Post war career[edit]

On August 12, 1945, Sink was named assistant division commander of the 101st Airborne Division. In December 1945, Sink returned to the United States, and the following month assumed command of the infantry detachment of the United States Military Academy. He entered the National War College at Fort Lesley J. McNair in Washington, D.C. in August 1948, graduating in June 1949. Sink then was transferred to the Ryukyus Command, and became chief of staff in October 1949. In January 1951, he was named assistant division commander of the 7th Infantry Division in Korea.

He returned to the United States and became assistant division commander of the 11th Airborne Division at Fort Campbell, Kentucky, in December 1951. In February 1953, he assumed command at the 7th Armored Division at Camp Roberts, California. In November 1953, he became commanding general of the 44th Infantry Division at Fort Lewis, Washington. In October 1954, Sink was assigned to the Joint Airborne Troop Board at Fort Bragg, North Carolina. In early 1955, he was transferred to Rio de Janeiro, Brazil, and in April 1955 assumed the dual functions of chairman of the United States Delegation to the Joint Brazil-United States Military Commission and chief of army section, Military Assistance Advisory Group, Brazil.

He returned to the United States and assumed command of the XVIII Airborne Corps and Fort Bragg in May 1957. In May 1958, he was announced as commander, Strategic Army Corps (STRAC), United States Army. His last major role was as commander of US forces in Panama (CinC, Caribbean Command, Quarry Heights, Canal Zone). Lieutenant General Robert Frederick Sink retired in 1961, and died in 1965.

Family[edit]

Sink was married and had three children and two stepchildren.

Awards and decorations[edit]

General Sink's ribbon bar
Combat Infantry Badge.svg Combat Infantryman Badge
US Army Airborne master parachutist badge.gif Master Parachutist Badge with two combat jump stars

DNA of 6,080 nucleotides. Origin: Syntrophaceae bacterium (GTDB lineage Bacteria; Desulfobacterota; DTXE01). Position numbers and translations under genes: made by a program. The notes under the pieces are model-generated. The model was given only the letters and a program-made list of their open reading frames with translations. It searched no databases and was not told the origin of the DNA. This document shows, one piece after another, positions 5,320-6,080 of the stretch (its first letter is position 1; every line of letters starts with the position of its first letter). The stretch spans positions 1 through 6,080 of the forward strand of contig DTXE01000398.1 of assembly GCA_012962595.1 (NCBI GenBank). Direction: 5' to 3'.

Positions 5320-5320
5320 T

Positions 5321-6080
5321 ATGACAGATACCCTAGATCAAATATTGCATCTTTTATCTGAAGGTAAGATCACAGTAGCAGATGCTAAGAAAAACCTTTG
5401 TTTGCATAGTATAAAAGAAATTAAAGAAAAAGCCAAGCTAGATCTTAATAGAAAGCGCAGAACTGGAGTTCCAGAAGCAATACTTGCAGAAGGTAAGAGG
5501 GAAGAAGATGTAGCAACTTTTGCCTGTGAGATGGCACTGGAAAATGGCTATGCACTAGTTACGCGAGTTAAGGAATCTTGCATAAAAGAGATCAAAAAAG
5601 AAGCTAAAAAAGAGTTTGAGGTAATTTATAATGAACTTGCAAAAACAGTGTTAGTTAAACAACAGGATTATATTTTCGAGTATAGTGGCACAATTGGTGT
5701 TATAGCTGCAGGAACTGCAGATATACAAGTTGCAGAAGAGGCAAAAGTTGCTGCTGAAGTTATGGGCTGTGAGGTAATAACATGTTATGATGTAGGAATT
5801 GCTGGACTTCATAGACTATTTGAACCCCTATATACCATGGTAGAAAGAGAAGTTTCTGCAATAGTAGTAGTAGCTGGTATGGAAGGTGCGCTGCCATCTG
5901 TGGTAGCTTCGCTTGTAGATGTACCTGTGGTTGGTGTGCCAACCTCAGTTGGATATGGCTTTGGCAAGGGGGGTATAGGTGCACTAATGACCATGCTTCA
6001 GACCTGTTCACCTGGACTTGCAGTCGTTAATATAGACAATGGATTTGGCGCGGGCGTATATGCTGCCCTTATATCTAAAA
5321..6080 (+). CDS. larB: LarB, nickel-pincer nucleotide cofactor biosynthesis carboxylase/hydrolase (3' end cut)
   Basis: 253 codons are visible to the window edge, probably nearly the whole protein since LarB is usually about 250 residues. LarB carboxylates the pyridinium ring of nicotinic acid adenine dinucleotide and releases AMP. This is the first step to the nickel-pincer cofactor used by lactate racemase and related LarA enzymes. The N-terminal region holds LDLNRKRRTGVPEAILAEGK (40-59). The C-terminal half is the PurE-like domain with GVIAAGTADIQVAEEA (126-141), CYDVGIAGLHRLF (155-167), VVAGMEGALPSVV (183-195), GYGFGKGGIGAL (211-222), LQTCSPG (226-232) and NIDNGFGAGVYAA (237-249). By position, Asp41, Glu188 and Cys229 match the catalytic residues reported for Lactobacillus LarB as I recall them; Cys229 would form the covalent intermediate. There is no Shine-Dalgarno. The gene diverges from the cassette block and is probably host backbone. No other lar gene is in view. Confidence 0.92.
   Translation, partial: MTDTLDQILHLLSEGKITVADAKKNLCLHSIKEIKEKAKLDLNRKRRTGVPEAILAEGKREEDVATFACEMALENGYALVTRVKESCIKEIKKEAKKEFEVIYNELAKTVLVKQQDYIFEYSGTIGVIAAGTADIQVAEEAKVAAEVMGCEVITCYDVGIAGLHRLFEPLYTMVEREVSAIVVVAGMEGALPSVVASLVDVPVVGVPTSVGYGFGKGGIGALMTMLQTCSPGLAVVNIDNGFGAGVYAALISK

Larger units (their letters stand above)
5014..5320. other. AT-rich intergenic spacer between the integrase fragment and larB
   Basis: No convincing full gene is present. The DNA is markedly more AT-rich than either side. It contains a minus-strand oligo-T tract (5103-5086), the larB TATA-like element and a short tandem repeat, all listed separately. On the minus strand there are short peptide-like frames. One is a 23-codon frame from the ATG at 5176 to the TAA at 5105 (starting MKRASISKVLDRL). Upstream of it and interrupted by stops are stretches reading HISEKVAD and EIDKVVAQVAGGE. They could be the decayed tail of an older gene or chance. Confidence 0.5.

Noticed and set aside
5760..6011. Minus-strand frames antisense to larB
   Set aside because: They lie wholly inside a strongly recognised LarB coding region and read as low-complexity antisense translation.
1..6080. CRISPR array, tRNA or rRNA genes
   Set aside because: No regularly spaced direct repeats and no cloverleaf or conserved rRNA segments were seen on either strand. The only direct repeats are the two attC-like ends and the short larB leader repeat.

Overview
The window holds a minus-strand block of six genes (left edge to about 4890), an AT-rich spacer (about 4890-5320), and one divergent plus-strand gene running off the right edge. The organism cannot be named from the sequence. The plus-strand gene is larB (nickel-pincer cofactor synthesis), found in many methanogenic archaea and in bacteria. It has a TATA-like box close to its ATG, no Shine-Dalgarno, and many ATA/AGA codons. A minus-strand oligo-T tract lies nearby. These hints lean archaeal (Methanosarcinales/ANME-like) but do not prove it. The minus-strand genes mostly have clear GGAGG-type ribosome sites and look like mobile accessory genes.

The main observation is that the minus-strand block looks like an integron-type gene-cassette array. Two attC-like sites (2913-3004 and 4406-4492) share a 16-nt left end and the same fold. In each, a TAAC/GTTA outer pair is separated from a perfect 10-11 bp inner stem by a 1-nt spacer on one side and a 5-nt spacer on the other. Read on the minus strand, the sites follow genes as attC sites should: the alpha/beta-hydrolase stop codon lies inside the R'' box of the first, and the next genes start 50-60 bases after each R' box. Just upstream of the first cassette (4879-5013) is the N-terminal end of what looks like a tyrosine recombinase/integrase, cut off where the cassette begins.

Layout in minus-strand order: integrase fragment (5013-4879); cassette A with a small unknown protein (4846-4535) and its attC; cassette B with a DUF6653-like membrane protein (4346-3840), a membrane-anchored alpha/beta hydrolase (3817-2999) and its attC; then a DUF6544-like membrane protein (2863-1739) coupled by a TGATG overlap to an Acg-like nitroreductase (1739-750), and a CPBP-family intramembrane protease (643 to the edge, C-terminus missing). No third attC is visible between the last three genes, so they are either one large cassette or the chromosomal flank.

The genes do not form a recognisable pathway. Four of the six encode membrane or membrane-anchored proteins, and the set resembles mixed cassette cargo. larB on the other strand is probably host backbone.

Bronze oak leaf cluster
Bronze oak leaf cluster
Silver Star with two oak leaf clusters
Bronze oak leaf cluster
Legion of Merit with oak leaf cluster
Bronze oak leaf cluster
Bronze Star with oak leaf cluster
Bronze oak leaf cluster
Air Medal with oak leaf cluster
Bronze oak leaf cluster
Presidential Unit Citation with oak leaf cluster
American Defense Service Medal
American Campaign Medal
Arrowhead
Bronze star
Bronze star
Bronze star
European-African-Middle Eastern Campaign Medal with 3 service stars and arrowhead device
World War II Victory Medal
Army of Occupation Medal with Germany clasp
National Defense Service Medal
Korean Service Medal
Distinguished Service Order (Britain)
Order of Leopold (Belgium), Officer grade with Palm
Croix de Guerre with Palm (Belgium)
Fourragère (Belgium)
Croix de Guerre avec Palme (France)
Bronze Lion (The Netherlands)
United Nations Korea Medal
Presidential Unit Citation (Korea)

Dates of rank[edit]

U.S. Military Academy COA.png United States Military Academy Cadet - Class of 1927

InsigniaRankComponentDate
US-O1 insignia.svgSecond LieutenantRegular Army14 Jun 1927
US-O2 insignia.svgFirst LieutenantRegular Army31 Aug 1933
US-O3 insignia.svgCaptainRegular Army13 Jun 1937
US-O4 insignia.svgMajorArmy of the United States31 Jan 1941
US-O5 insignia.svgLieutenant ColonelArmy of the United States01 Feb 1942
US-O6 insignia.svgColonelArmy of the United States03 Nov 1942
US-O8 insignia.svgMajor GeneralArmy of the United States11 Apr 1948
US-O9 insignia.svgLieutenant GeneralArmy of the United States08 Sep 1959

Organizations[edit]

Legacy[edit]

In popular culture[edit]

See also[edit]

References[edit]

External links[edit]

Military offices
Preceded by
Clark L. Ruffner
Commanding General of
the Third United States Army

1960
Succeeded by
Herbert B. Powell